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Stackyard News Oct 03
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NSP The National Scrapie Plan (NSP) for Great Britain was launched in July 2001 following recommendations in 1999 from the sheep sub-group of the Spongiform Encephalopathy Advisory Committee (SEAC), writes Dr Richard Warner, scientific adviser with NSPAC.

The NSP is a long-term voluntary initiative to eradicate scrapie (and hence address the theoretical risk of BSE) from the national flock through a programme of selective breeding under which sheep which are genetically susceptible to TSEs are removed over time.

Scrapie is a transmissible and invariably fatal brain disease of sheep that is estimated to cause illness in somewhere between 5-10 000 animals in the GB every year.

Presently the NSP provides a voluntary blood sampling, genotyping and advisory service to the pure-breeding sector. More recently however, the EU has adopted legislation that requires the introduction of compulsory genotype based breeding programmes in all Member States from April 2005. The NSP wishes to encourage as many breeders to join the voluntary schemes in advance of 2005.

The testing process
The central genotyping/ breeding programmes are the NSP Ram Genotyping Schemes. Once the membership contract is authorised, the National Scrapie Plan Administration Centre (NSPAC) agrees dates on which an NSP sampler will visit the holding (usually one visit per year for three years).

Over the period we hope to collect blood samples from all stock rams, and a proportion of that year's ram lamb crop. Precise numbers of animals tested depend on the size of the flock and the proportion of ram lambs/ shearlings sold on for breeding but will not be less than 40 animals per visit.

If the number of male animals available for testing falls below this minimum then we will make up the difference by testing females. Blood samples are sent to our laboratories directly after sampling and we undertake to return genotype results to the breeder within 15 working days.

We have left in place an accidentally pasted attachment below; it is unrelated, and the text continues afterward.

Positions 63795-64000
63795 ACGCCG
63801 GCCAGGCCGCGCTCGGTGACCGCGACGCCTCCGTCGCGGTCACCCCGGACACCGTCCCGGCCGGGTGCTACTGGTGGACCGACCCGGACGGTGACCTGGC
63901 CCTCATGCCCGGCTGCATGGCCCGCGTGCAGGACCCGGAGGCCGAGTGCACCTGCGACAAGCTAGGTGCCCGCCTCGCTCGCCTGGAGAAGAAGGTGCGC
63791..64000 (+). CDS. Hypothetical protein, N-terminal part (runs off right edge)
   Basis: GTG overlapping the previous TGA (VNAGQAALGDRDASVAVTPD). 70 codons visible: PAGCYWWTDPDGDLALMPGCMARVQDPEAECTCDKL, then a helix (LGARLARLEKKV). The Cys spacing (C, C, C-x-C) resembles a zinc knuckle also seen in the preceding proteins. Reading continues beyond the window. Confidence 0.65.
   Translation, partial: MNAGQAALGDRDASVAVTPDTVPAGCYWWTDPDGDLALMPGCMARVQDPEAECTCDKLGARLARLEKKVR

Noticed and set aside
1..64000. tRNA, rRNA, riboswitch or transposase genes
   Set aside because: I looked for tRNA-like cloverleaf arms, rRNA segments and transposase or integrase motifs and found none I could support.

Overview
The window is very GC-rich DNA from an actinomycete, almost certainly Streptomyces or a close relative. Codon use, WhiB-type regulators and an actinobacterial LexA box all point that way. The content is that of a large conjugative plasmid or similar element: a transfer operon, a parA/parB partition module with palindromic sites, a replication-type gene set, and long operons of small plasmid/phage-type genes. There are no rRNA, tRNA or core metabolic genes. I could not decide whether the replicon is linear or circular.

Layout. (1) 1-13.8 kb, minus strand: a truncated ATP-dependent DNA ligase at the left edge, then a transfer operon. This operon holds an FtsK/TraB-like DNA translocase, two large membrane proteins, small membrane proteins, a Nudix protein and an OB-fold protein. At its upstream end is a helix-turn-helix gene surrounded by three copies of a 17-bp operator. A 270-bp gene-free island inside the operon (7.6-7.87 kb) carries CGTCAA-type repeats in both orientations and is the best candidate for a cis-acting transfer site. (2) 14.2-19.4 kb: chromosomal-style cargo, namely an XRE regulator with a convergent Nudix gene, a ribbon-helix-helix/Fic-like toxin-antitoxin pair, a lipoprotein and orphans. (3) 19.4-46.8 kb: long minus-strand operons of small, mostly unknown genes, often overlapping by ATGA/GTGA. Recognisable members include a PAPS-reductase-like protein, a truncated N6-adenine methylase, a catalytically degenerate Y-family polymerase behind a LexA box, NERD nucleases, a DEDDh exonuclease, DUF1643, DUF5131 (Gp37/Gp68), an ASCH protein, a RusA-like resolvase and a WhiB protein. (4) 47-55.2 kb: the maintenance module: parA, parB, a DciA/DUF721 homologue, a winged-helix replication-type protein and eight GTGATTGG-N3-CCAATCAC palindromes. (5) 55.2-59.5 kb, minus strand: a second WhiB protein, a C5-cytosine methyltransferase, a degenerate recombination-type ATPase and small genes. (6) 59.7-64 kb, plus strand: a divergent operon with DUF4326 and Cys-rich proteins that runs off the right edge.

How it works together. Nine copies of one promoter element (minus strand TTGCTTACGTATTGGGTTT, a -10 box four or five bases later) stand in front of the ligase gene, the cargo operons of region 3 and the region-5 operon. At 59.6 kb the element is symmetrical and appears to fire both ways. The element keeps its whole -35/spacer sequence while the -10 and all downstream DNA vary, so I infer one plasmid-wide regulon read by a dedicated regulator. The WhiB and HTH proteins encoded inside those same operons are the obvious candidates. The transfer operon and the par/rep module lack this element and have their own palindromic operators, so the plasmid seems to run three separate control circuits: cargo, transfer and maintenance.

Sampled animals receive an Electronic Identification (EID) Device in the form of a ruminal bolus. This is a very important aspect of the sampling visit, and allows NSPAC to maintain a traceable link between the animal, blood sample and genotype result.

NSP restrictions on breeding and sale
There is good evidence from field cases and from experimental studies that scrapie infection and disease progression has a strong genetic basis.

The genetic element exists in 5 forms in sheep, defined by a three-letter code. These are ARR, AHQ, ARH, ARQ and VRQ. Broadly, ARR is associated with a low degree of scrapie susceptibility whereas VRQ (and to some extent ARQ) are linked to disease susceptibility. A sheep will inherit two copies of the gene from its parents and the NSPAC two-part result (or "genotype") describes both copies (e.g. ARR/VRQ or ARQ/ARQ). NSPAC have sorted the 15 known genotypes into 5 categories or 'NSP types' defined by the restrictions placed on the use of male animals sampled within the Ram Genotyping Schemes.

No restrictions apply currently to use of females, whatever genotype. Of course several breeds have long-promoted their own genotype based schemes for scrapie resistance, including the Swaledale, and participating flocks should be well positioned when joining the NSP.

The table below shows how the Swaledale classification relates to the genotypes (2-part result) and types employed by the NSP. NSPAC issues genotype certificates for males with results of type 1-3, and for females of type 1 & 2 and breeders are obliged to arrange the slaughter or sterilisation of male animals with type 4 & 5 results. Males with type 3 results, ARQ/ARQ especially, are viewed as having relatively disadvantageous genotypes.

These animals are themselves susceptible and pose the problem that if used for breeding will pass on risk-associated genes to all progeny. However, as type 3s can account for a sizeable proportion of all animals tested (the proportion differs from breed to breed) and can contain breeding animals with desirable performance traits, breeders are permitted to use them for on farm breeding and to sell for a restricted period.

Recently, the time-windows for use and sale have been further extended for hill breeds in response to industry concerns. Results to date The chart above shows the patterns of accumulated NSP genotype results for three breeds - the Texel, Swaledale and Bluefaced Leicester (correct as of start September 2003, both males and females represented).

          Texel       Bluefaced Leicester   Swaledale  
    1   2   3   4   5
NSP Type


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